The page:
Epson EE, Cronquist A, Lamba K, et al. Risk factors for hospitalisation and associated costs among patients with hepatitis A associated with imported pomegranate arils, United States, 2013. Public Health. 2016;136:144-51.
Epson, E. E., Cronquist, A., Lamba, K., Kimura, A. C., Hassan, R., Selvage, D., McNeil, C. S., Varan, A. K., Silvaggio, J. L., Fan, L., Tong, X., & Spradling, P. R. (2016). Risk factors for hospitalisation and associated costs among patients with hepatitis A associated with imported pomegranate arils, United States, 2013. Public Health, 136, 144-51. https://doi.org/10.1016/j.puhe.2016.03.027
Epson EE, et al. Risk Factors for Hospitalisation and Associated Costs Among Patients With Hepatitis a Associated With Imported Pomegranate Arils, United States, 2013. Public Health. 2016;136:144-51. PubMed PMID: 27156991.
* Article titles in AMA citation format should be in sentence-case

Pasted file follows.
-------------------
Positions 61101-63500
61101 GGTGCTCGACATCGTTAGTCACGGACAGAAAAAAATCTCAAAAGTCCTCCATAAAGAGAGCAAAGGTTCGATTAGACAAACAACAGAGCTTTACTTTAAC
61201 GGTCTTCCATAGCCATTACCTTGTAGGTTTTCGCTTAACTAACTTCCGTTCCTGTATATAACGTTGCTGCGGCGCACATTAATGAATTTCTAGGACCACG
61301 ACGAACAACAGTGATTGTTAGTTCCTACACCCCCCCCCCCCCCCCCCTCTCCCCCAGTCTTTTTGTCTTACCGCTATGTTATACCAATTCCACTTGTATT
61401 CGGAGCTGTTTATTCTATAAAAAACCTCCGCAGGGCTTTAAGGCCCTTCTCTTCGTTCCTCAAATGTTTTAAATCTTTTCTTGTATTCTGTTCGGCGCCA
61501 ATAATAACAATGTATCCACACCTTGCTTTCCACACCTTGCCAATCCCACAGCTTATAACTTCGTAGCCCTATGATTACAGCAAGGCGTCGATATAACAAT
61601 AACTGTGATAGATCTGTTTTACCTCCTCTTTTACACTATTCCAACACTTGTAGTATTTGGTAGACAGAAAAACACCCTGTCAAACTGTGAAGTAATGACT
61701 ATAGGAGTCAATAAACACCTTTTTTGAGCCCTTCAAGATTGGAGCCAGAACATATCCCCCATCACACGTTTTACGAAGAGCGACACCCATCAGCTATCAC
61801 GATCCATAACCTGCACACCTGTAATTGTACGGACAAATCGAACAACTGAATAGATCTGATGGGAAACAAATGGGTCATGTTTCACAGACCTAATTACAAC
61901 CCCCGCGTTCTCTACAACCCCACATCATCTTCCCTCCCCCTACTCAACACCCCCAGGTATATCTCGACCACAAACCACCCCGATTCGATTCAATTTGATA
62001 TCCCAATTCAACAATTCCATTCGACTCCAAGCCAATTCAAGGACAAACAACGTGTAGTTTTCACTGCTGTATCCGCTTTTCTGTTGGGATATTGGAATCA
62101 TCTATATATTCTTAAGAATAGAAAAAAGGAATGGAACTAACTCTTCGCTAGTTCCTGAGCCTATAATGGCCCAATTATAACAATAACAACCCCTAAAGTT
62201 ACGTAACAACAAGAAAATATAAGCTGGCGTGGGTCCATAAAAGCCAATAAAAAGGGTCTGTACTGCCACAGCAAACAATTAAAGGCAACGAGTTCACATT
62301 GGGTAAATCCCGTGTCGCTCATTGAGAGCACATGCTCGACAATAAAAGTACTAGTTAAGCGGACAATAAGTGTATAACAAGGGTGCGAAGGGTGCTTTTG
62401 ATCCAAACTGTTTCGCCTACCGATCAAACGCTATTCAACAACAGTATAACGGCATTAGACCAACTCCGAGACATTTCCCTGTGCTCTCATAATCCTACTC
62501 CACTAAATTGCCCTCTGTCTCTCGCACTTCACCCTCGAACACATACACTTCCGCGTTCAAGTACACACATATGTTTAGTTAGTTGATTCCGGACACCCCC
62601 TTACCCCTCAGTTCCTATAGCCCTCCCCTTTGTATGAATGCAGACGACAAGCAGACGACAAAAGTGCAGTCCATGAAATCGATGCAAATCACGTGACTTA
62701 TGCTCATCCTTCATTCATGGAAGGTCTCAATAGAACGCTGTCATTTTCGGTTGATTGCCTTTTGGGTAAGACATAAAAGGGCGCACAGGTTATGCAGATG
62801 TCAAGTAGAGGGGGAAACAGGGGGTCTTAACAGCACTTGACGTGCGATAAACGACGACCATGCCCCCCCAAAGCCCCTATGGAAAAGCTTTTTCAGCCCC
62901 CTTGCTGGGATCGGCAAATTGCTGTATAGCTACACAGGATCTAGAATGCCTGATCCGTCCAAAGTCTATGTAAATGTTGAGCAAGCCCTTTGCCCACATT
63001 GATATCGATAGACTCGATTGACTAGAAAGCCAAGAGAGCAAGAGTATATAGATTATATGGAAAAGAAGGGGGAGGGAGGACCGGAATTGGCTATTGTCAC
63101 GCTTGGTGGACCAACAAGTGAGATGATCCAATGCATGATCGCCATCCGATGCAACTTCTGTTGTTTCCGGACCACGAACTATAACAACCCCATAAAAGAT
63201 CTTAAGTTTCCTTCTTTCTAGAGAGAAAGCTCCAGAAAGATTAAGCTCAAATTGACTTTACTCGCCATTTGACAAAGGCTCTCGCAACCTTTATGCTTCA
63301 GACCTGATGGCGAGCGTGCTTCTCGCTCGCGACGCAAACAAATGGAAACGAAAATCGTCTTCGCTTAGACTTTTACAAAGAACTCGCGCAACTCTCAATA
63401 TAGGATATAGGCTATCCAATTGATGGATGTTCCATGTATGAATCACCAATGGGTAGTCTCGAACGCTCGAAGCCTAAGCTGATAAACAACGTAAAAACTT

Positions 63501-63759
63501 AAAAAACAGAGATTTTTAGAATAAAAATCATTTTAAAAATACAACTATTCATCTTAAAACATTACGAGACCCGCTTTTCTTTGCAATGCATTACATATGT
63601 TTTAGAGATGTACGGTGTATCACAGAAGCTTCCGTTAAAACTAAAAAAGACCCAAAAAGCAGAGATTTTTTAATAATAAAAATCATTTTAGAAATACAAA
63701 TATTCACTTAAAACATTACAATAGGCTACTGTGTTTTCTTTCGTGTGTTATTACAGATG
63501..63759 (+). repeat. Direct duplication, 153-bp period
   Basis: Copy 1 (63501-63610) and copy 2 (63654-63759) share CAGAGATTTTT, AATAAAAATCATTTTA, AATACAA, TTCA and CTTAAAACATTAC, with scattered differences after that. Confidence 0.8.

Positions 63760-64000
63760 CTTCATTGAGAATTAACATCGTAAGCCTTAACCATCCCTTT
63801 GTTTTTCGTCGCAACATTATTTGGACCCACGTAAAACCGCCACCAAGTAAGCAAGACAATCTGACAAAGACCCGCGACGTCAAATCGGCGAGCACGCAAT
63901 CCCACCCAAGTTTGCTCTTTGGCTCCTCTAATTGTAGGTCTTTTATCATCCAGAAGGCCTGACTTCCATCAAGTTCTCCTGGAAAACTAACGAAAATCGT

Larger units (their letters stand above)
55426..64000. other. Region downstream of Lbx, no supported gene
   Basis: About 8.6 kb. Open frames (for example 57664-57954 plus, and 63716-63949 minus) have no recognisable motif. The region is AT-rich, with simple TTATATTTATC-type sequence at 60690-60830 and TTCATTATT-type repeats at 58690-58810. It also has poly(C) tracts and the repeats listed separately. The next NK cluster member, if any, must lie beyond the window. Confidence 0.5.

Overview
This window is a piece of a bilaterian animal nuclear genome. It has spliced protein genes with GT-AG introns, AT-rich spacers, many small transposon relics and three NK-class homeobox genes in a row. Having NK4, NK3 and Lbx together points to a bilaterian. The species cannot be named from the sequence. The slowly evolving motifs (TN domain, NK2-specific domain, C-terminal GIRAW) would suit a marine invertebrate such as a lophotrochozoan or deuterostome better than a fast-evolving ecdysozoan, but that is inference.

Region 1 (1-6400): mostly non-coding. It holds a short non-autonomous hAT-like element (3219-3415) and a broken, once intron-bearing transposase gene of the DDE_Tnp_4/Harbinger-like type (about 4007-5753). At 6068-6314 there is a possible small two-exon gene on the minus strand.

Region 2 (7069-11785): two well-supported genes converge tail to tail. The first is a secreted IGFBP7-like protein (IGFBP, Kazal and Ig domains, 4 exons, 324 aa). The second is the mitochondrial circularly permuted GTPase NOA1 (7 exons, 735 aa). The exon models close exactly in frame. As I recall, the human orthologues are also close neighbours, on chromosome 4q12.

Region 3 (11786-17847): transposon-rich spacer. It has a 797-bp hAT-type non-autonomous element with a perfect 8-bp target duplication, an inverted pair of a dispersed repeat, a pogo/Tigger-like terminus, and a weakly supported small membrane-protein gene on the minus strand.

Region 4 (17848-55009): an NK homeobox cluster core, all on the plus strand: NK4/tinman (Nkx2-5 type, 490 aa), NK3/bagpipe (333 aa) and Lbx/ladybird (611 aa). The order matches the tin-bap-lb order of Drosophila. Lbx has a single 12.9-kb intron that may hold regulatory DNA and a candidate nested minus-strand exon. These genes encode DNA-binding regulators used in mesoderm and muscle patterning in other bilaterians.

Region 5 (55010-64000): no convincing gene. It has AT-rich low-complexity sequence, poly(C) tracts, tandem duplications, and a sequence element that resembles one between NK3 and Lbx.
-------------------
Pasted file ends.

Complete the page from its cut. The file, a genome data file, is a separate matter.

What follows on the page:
TY - JOUR T1 - Risk factors for hospitalisation and associated costs among patients with hepatitis A associated with imported pomegranate arils, United States, 2013. AU - Epson,E E, AU - Cronquist,A, AU - Lamba,K, AU - Kimura,A C, AU - Hassan,R, AU - Selvage,D, AU - McNeil,C S, AU - Varan,A K, AU - Silvaggio,J L, AU - Fan,L, AU - Tong,X, AU - Spradling,P R, Y1 - 2016/05/04/ PY - 2015/09/04/received PY - 2016/03/22/revised PY - 2016/03/25/accepted PY - 2016/5/10/entrez PY - 2016/5/10/pubmed PY - 2017/3/31/medline KW - Disease outbreaks KW - Health economics and organizations KW - Hepatitis A SP - 144 EP - 51 JF - Public health JO - Public Health VL - 136 N2 - OBJECTIVES: To assess hospitalisation risk factors and economic effects associated with a multistate hepatitis A outbreak in 2013. STUDY DESIGN: Retrospective case series. METHODS: Eligible outbreak-related cases confirmed by September 1, 2013, were defined as acute hepatitis symptoms and positive IgM anti-hepatitis A during March 15-August 12 among patients who consumed the food vehicle or had the outbreak genotype. We reviewed medical records, comparing demographic and clinical characteristics among hospitalized and non-hospitalized patients; we used logistic regression analysis to identify factors associated with hospitalization. We interviewed patients regarding symptom duration and healthcare usage and estimated per-patient and total costs. Health departments reported outbreak-related personnel hours. RESULTS: Medical records were reviewed for 147/159 (92%) eligible patients; median age was 48 (range: 1-84) years, and 64 (44%) patients were hospitalized. Having any chronic medical condition was independently associated with hospitalisation (odds ratio, 3.80; 95% confidence interval, 1.68-8.62). Interviews were completed for 114 (72%) eligible patients; estimated per-patient cost of healthcare and productivity loss was $13,467 for hospitalized and $2138 for non-hospitalized patients and $1,304,648 for all 165 outbreak-related cases. State and local public health personnel expenditures included 82 h and $3221/outbreak-related case. CONCLUSIONS: Hospitalisations in this outbreak were associated with chronic medical conditions and resulted in substantial healthcare usage and lost productivity. These data can be used to inform future evaluation of expansion of hepatitis A vaccination recommendations to include adults with chronic medical conditions. SN - 1476-5616 UR - https://www.unboundmedicine.com/medline/citation/27156991/Risk_factors_for_hospitalisation_and_associated_costs_among_patients_with_hepatitis_A_associated_with_imported_pomegranate_arils_United_States_2013_ L2 - https://linkinghub.elsevier.com/retrieve/pii/S0033-3506(16)30014-2 DB - PRIME DP - Unbound Medicine ER -